Wellies, céilis, poetry and páistí as Picnic proves an ecumenical matter

 

Frank McNallyrounds up the weekend at the Electric Picnic in Stradbally, Co Laois

FOR THE ever-growing number of Electric Picnickers aged 12 and under, the stand-out act at this year’s festival was Mud. Not the 1970s glam rock band, of Tiger Feetand other hits: those are one of the few retro acts yet to make a comeback at Stradbally, in fact. No. The mud here was of the water-mixed-with-soil variety. And to the despair of their parents, the kids loved it.

Wearing Sunday-best wellies, they lapped up the wet, squelchy version on Friday night. Twenty-four mostly dry hours later, Saturday’s stickier kind was even more fun. OK, the novelty was wearing off a bit by Sunday, when prolonged morning rain added puddles to the mixture. But even then, there were still children refusing on principle to walk around a pool of muck, and insisting on going straight through the middle of it (at least once).

For the more mature festival-goers, the mud was something to be endured.

In a couple of places, it approached the consistency of quicksand: sucking the wellies off the unsuspecting and occasionally threatening to swallow the welly-wearers too. And yet the testing conditions never quite got the better of the Picnic’s laid-back mood. In a few cases, they added to it.

One of the weekend’s unforgettable moments was on Saturday afternoon, when the Tulla Céilí Band inspired punters in the Body and Soul arena – a grassy hollow, surrounded by trees – to get up and dance.

Some very talented female steppers duly obliged, doing passable imitations of Jean Butler: their grace and sensuality in no way lessened by the mud-covered wellies they were wearing. It was a profoundly Irish event: befitting the body-and-soul theme. And it made you realise, in retrospect, how much better Riverdance might have been if it too had had a welly sequence.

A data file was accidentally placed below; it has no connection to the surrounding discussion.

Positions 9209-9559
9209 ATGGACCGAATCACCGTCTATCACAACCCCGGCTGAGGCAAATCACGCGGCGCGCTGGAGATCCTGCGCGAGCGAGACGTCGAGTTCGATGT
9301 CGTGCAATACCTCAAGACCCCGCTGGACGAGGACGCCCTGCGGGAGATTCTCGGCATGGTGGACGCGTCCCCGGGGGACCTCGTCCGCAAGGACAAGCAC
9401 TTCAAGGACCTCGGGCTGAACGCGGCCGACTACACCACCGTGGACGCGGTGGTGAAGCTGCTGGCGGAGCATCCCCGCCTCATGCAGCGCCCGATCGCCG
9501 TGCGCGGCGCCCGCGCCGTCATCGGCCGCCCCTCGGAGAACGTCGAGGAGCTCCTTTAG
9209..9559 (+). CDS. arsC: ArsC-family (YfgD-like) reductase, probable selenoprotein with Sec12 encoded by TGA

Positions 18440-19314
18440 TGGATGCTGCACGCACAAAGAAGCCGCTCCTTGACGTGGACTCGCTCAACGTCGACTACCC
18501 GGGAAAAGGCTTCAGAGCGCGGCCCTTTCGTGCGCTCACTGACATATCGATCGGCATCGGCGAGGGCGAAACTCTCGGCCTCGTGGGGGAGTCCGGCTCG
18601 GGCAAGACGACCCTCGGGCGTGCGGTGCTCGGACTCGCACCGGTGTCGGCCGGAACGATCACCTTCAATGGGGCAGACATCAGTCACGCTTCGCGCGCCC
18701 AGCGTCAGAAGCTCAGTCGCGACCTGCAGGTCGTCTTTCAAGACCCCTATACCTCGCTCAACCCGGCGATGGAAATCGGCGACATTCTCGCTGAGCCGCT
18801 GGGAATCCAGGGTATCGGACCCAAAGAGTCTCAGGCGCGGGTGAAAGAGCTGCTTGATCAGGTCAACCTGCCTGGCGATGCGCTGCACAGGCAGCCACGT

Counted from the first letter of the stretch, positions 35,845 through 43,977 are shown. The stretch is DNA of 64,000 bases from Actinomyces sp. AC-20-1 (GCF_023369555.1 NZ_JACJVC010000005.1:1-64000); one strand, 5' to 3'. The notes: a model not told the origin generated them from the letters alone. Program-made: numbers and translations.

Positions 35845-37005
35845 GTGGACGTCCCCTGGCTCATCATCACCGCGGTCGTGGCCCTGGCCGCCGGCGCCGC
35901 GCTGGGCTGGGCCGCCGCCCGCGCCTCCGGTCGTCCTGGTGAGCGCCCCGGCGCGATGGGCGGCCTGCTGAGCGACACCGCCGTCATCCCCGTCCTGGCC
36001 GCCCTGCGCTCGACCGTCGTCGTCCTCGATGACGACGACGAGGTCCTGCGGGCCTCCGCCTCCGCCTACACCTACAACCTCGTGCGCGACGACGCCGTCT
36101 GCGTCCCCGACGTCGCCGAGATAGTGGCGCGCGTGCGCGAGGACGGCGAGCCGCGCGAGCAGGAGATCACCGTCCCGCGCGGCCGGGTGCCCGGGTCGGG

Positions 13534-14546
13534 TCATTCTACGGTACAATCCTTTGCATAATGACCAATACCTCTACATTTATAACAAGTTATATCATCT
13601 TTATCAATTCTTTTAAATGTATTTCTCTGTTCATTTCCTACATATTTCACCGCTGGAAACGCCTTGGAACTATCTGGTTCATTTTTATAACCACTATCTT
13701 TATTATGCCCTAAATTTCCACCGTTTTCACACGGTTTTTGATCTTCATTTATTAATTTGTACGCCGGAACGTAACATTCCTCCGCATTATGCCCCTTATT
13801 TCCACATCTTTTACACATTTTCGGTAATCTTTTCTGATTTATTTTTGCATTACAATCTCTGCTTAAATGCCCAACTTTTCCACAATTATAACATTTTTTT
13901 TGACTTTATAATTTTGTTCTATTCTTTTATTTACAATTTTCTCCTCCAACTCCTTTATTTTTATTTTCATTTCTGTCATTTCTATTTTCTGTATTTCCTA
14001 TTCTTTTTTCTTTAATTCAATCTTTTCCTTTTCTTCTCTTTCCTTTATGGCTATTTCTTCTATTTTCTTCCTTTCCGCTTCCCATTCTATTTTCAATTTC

The TCB, incidentally, performed twice on Saturday: proving their rock’n’roll credentials by coming back 12 hours later and bringing down the curtain on the day’s performances at 4.30am. They thereby followed the lead of their great rivals, the Kilfenora Céilí band, who headlined a stage at Glastonbury early this summer. It has taken a few decades, but céilí bands are finally cool, even outside Co Clare.

There was a bit of everything at the Picnic – almost. The many non-musical acts ranged from Tiernan (Tommy) to Tubridy (Ryan), whose festival revue was one of the best attended events in the spoken-word village, this year neatly renamed “Mindfield”. Other hot tickets there included Florence Welch, of Florence and the Machine, reading her favourite poem, by John Berryman.

There was one notable exception to the festival’s catholicism. The Picnic still prides itself on being a sports-free zone. So soccer fans were forced to become refugees on Saturday evening, fleeing into the local village pubs to watch Ireland beat Cyprus. And the exodus began again on Sunday afternoon, when hurling aficionados had to forgo Florence and her likes to watch Henry and the Machine perform in Croke Park.

Back with the music, Madness rolled back the years on Saturday night with a brilliant performance, juxtaposing their string of relentlessly catchy 1980s hits with material from a fine new album.

But the weekend’s big nostalgia act was Brian Wilson. Appearing not long after the Tulla Céilí Band and Wellydance on Saturday evening, but from a difference universe, the Beach Boys singer benefited from the closest the weekend’s weather got to Californian.

This wasn’t particularly close, it has to be said. Still, at least it wasn’t raining. And listening again to those famous vocal harmonies, you could almost convince yourself that the stuff under your wellies was sand, not mud; that the wind rustling through the trees of Stradbally was really the surf rising; and that, over there, that was the Pacific ocean you could see the moon glinting off, not just a large puddle outside the Portaloos.


Good stuff

-The XX: shoegazing lives
-The official programme: fab
-Great musical moment: David
Kitt’s Move It On -Kicking coffee
from Badger and Dodo, by the big
wheel -Fine food by Rathmullan
House, with a hint of Lough Swilly
-The Chair-O-Planes. You’re
making me dizzy -Double bill of
the weekend: The Acorn followed
by Bell Orchestre: exquisite
Canadian musicianship

Bad stuff


-Friday traffic. We thought last
year was bad -Toilets: please
sirs, can we have some more?
-Bat For Lashes cancelling. Sob!
-Welly thieves. &!*?ing $#!*s
-Woodchip. Too little, too
useless. We want tracks, tarmac
and an M50 by next year -Slow
food. Hurry up! We’re rushing to
the Main Stage. Ah no, it’s great.
Really -Autumn nights. Brrr!
Indian summer my muddy foot